The injured worker for the employer as an insulation installer. Occasionally, the claimant had to wear stilts to complete insulation jobs. On one such occasion, the claimant suffered an admitted injury after a fall, leading to a significant head injury that left claimant with no recollection of the accident.
It was the employer’s policy that employees may not wear stilts on uneven surfaces, including stairs. The claimant recalled that employer made it clear that this was the policy. At hearing, the claimant testified that he always removed his stilts before ascending or descending stairs.
While the respondents admitted liability for the claimant’s accident and commenced payment of temporary total disability (“TTD”) benefits, they nevertheless reduced those benefits by fifty percent pursuant to C.R.S. § 8-42-112(1)(b) based on their determination that the claimant’s injury resulted from a safety rule violation (i.e., wearing stilts on stairs).
During the hearing, the respondents attempted to introduce evidence into hearing to prove that claimant was on the stairs when he fell, thus proving the safety violation. One item was an accident report prepared by the employer containing statements from three co-workers. A second contained emails between the employer’s risk management personnel and the claims adjuster discussing whether the claimant violated the safety rule. The ALJ sustained claimant’s objection to exclude the items from evidence, finding that the statements were not “records of the employer” as contemplated by the Act (which would make them automatically admitted without foundation) or, alternatively, admissible as records of regularly conducted activity.
The ALJ ultimately found that the respondents failed to prove the claimant’s injury resulted from the willful violation of the safety rule. The ALJ reasoned that there was insufficient credible evidence establishing the claimant was on the stairs when he fell. The ALJ denied and dismissed the respondents’ request to reduce the claimant’s indemnity benefits by fifty percent.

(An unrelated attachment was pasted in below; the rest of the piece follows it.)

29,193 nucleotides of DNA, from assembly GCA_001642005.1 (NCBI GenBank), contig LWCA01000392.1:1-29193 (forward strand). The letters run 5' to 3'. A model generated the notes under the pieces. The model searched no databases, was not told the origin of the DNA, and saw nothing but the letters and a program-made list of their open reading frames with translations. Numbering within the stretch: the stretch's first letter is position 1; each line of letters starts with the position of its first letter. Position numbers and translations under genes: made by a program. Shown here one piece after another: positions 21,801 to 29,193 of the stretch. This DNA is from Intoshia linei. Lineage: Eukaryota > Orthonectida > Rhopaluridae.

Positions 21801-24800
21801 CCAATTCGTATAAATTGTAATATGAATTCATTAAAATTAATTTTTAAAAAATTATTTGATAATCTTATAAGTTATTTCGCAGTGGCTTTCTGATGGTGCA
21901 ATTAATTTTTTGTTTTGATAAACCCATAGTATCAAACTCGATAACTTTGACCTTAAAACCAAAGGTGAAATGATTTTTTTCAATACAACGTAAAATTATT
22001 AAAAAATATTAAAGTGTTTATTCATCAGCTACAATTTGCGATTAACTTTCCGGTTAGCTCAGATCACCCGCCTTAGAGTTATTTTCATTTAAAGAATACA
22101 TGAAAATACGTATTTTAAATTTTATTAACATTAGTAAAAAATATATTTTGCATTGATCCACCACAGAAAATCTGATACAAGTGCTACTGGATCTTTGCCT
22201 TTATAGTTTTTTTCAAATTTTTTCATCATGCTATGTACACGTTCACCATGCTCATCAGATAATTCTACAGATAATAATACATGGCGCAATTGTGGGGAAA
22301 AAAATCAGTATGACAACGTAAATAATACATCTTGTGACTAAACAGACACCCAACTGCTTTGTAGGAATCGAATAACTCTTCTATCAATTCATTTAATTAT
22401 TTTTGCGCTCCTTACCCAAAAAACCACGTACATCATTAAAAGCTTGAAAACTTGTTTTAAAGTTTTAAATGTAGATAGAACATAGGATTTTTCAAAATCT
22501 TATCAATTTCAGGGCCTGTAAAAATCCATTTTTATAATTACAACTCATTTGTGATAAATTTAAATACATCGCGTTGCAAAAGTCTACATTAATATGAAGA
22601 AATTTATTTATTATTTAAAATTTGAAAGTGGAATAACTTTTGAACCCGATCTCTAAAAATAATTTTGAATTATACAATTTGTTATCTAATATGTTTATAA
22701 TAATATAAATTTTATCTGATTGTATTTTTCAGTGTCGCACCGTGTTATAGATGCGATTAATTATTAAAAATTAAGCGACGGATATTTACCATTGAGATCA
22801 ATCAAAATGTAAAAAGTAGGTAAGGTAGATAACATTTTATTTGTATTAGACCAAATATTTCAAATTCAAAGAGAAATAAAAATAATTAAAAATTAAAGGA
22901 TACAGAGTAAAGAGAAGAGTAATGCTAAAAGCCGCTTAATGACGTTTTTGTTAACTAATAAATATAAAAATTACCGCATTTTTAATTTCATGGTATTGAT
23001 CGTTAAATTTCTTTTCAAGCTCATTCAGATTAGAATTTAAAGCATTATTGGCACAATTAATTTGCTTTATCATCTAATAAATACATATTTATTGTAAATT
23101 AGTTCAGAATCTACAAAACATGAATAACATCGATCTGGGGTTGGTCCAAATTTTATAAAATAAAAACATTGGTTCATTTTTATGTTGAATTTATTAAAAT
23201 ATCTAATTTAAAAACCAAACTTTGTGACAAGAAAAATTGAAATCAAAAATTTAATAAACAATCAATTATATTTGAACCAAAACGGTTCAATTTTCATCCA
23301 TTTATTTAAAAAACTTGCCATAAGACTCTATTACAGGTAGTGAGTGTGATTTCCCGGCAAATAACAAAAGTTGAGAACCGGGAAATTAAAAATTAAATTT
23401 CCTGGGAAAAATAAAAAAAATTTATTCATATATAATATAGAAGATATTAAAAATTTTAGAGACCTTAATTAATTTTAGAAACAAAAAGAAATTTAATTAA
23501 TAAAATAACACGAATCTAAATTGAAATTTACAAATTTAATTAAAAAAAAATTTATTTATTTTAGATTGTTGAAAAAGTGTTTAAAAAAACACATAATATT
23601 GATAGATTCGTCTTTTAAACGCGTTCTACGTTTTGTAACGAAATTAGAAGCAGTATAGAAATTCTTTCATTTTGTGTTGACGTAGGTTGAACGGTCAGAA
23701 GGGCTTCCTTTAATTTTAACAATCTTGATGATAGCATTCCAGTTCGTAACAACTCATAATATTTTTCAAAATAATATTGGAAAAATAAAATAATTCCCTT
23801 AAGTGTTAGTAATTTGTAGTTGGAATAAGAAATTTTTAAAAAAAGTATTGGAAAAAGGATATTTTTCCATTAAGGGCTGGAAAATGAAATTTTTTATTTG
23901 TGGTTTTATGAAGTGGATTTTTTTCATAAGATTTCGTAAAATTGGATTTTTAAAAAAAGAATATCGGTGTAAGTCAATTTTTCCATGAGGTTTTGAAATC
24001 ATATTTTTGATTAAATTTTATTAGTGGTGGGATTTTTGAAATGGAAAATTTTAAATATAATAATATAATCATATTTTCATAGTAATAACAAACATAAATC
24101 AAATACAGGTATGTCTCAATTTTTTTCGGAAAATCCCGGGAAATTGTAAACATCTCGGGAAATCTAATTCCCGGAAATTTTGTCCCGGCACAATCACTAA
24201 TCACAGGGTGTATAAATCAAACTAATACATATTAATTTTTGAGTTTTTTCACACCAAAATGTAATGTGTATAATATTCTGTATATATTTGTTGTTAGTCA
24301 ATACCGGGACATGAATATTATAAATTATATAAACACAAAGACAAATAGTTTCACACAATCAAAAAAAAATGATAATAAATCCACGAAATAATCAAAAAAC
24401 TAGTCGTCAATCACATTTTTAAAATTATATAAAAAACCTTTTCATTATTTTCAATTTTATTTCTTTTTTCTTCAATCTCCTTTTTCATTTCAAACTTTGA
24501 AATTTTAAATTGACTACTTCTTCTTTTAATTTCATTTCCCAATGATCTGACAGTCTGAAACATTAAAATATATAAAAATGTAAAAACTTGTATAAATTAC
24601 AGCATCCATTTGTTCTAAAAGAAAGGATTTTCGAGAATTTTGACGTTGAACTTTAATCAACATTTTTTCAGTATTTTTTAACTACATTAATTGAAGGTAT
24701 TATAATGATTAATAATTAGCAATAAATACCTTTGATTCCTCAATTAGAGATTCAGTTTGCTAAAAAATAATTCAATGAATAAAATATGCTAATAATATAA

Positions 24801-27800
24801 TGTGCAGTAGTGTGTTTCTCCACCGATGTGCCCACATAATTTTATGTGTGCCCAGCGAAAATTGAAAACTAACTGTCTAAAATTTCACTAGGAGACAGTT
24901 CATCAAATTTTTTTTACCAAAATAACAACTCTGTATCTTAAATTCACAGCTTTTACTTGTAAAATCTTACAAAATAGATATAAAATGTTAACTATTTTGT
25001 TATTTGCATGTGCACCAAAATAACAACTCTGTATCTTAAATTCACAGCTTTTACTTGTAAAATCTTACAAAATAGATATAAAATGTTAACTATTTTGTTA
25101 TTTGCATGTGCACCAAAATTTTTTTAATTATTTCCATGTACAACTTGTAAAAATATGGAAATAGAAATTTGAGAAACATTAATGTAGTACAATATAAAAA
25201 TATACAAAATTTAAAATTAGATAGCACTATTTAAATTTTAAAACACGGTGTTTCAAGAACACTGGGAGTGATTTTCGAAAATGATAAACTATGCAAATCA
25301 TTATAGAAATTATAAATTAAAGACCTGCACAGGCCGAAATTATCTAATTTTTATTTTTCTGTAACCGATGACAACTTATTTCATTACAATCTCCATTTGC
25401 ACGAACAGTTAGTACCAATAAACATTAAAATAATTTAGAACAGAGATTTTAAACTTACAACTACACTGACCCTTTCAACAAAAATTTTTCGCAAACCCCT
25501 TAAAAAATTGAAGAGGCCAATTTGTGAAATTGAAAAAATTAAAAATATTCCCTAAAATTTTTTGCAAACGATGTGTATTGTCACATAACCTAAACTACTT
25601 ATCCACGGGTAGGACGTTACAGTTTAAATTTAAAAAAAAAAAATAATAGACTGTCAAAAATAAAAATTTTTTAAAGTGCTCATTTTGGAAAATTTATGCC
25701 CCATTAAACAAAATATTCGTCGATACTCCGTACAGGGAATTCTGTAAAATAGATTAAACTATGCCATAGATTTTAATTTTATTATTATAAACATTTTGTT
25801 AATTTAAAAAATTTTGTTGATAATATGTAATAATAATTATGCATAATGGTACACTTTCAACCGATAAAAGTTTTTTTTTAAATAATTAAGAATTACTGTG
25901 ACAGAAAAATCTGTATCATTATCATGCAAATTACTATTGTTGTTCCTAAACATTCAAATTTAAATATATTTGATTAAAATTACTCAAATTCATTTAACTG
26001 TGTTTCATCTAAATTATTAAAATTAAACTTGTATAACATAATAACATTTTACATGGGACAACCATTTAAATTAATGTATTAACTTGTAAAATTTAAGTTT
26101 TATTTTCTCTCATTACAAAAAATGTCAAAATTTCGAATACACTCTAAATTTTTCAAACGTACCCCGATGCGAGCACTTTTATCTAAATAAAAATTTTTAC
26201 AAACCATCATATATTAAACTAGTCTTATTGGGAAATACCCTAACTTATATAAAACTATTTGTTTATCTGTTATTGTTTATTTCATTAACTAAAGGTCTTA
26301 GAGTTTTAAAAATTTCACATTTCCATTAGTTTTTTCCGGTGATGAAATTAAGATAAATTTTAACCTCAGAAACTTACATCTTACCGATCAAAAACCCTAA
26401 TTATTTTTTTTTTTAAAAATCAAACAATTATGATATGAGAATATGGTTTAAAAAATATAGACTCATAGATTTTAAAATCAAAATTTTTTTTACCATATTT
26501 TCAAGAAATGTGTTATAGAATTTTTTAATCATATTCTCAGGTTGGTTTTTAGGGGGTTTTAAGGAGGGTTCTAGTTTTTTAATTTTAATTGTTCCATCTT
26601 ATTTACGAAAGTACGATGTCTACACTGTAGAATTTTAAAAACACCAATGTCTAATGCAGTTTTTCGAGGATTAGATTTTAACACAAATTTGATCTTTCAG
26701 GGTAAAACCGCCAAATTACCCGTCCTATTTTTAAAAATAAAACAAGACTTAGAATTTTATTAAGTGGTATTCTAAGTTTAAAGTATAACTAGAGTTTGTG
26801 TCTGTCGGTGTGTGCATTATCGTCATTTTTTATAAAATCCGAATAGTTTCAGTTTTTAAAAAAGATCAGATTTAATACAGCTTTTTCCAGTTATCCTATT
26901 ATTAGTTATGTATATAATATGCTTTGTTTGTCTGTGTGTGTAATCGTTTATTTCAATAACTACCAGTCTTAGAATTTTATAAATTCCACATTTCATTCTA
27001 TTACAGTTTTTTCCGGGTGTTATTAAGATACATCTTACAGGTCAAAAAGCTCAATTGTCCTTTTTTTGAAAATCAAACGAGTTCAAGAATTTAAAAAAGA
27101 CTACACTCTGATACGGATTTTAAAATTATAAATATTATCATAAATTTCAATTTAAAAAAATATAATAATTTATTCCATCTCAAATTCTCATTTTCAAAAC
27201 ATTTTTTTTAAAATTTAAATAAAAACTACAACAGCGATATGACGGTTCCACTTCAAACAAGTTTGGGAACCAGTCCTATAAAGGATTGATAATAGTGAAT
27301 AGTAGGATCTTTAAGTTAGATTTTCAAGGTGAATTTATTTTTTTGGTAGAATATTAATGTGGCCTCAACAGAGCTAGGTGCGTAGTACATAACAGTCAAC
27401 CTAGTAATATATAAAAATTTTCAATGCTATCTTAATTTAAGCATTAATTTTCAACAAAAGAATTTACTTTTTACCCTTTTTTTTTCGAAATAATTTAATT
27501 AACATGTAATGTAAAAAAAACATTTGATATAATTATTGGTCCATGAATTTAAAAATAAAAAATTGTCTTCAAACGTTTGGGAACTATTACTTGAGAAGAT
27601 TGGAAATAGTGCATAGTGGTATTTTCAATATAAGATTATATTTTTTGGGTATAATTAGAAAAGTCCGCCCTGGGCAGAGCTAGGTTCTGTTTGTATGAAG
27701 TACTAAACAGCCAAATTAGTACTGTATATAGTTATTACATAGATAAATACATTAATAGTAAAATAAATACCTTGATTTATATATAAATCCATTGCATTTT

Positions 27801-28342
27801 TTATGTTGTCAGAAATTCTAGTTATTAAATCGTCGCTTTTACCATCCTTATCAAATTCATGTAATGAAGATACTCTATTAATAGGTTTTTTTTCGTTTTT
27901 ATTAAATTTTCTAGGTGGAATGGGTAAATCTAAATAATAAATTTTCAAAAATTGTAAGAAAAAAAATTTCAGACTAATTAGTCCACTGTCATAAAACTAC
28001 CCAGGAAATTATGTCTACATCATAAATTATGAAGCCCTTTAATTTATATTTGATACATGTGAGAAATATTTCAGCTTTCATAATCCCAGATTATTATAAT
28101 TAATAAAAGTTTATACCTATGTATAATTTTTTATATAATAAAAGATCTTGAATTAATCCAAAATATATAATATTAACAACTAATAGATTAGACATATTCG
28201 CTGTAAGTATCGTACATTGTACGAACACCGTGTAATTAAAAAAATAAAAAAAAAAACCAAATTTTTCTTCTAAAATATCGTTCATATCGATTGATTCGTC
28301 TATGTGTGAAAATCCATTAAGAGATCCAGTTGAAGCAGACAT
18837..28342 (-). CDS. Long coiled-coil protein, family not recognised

The respondents appealed the ALJ’s order to the Industrial Claim Appeals Office, arguing that the evidence was admissible and that the ALJ’s conclusion regarding the violation of the safety rule was not supported by substantial evidence.
A Panel of the ICAO agreed with the ALJ that the Act does not allow employers to introduce written “reports” of witnesses as a substitute for testimony under the guise of “employer records” and upheld the exclusion of the materials. The Panel further opined that the materials were specifically generated as part of the employer’s investigation in the specific case at hand, and did not carry the guarantees of reliability that form the underlying basis for the business records exception.
The respondents also argued the ALJ’s determination that the claimant did not violate a safety rule is not supported by substantial evidence. However, the Panel disagreed, stating that the ALJ had relied had sufficient evidence to come to a reasonable conclusion, such as the claimant’s testimony and the lack of evidence showing that claimant was even on the stairs when he fell. Therefore, the Panel affirmed the ALJ’s decision to deny the respondents request to diminish claimant’s indemnity benefits to failure to obey a safety rule.
Im v. Builder Services Group Inc., W.C. No. 5-039-943-01 (ICAO Apr. 17, 2018).
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